In view of the known whereabouts of the Duke, the Lincolnshire Robin Hood's Cross is much the most sensible choice. Child, in his discussion of Robin Hood place-names, notes that "an ancient boundary stone in Lincolnshire is Robin Hood's cross",[4] but he does not cite any source or give further particulars. Phillips notes that the cross is located near Castle Bytham.[5] However, no one cites the exact location of this cross and, unusually, there seem to be no photographs of it on websites with user-supplied topographical photographs. It also cannot be found on the 25"–to–the–mile O.S. maps of the area.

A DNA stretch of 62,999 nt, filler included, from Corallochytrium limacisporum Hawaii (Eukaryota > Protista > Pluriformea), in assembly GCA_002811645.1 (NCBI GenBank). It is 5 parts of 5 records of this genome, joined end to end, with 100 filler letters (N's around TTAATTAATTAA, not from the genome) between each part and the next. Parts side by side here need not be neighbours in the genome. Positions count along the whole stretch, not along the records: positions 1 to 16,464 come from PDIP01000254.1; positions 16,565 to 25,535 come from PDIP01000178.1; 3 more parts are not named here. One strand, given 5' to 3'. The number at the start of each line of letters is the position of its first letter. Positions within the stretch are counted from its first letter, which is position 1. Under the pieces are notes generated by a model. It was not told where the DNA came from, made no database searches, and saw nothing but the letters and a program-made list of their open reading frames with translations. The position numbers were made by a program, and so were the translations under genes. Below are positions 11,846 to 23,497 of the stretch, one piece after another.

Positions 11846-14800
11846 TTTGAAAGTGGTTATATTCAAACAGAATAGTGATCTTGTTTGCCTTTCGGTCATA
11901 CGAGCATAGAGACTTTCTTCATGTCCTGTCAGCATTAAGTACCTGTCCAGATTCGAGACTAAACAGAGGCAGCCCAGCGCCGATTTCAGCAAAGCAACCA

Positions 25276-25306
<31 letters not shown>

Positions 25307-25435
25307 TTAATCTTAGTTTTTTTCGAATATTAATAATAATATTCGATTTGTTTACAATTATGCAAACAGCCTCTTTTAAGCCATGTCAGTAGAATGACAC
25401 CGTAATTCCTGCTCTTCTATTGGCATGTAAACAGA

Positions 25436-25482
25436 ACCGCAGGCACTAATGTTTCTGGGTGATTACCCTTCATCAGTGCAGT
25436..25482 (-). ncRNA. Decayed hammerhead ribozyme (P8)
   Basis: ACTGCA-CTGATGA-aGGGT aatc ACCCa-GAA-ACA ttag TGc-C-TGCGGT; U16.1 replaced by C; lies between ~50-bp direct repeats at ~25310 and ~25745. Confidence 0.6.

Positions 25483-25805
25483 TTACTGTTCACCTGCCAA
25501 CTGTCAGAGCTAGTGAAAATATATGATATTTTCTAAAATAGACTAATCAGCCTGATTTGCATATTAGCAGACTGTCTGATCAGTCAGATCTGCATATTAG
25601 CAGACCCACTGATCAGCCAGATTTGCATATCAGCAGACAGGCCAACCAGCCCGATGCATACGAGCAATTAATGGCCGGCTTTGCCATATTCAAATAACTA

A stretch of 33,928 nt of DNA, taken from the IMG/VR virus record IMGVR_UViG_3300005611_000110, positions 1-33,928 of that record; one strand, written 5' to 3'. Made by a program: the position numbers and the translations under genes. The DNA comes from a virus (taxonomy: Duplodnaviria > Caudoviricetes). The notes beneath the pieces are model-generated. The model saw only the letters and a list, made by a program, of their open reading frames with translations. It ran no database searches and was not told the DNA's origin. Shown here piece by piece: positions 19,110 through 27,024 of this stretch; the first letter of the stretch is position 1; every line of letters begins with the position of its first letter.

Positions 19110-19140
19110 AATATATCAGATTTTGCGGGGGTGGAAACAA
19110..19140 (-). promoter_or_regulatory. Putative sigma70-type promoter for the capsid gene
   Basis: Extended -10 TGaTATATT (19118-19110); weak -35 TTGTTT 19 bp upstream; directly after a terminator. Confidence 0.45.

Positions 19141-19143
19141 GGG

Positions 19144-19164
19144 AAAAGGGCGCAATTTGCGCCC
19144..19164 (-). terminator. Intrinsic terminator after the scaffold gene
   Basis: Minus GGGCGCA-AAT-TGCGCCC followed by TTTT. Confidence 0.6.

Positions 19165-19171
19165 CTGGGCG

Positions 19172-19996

Fortunately John Leland (see Allusions) does give us some idea of the whereabouts of the cross. However, as is sometimes the case in his Itinerary, the 'directions' he gives are far from easy to follow, at least for someone who does not have first-hand knowledge of the area, and in the nature of things the distances he cites are often not exact. His 'Wasch' is River Gwash.[6] He tells us that the cross stood near the Rutland–Lincolnshire county border and near the confluence of two rivers, one of which has its source near Holywell, while the other formed the county border. The O.S. maps suggest that only West Glen River serves as county border during parts of its course.[7] At a point just east of Stamford Road it meets up with a stream which originates at Holywell and during part of its course becomes 'Mill Pond'. The confluence is near Spur Bridge, which is in turn situated about 400 meters east of Aunby. I believe this is where Leland stood when Robin Hood's Cross was 'not far [of]' (sic). If the cross stood (virtually) on the county border and if the course of the latter did not change between Leland's time and the second half of the 19th century when the early 25" O.S. maps were made, it would have been situated somewhere along the course of West Glen River, slightly north of Essendine. However, if Leland meant only that it stood near the boundary or if the course of the latter was slightly different in his time, it is possible that the cross stood closer to Stamford Road and Spur Bridge.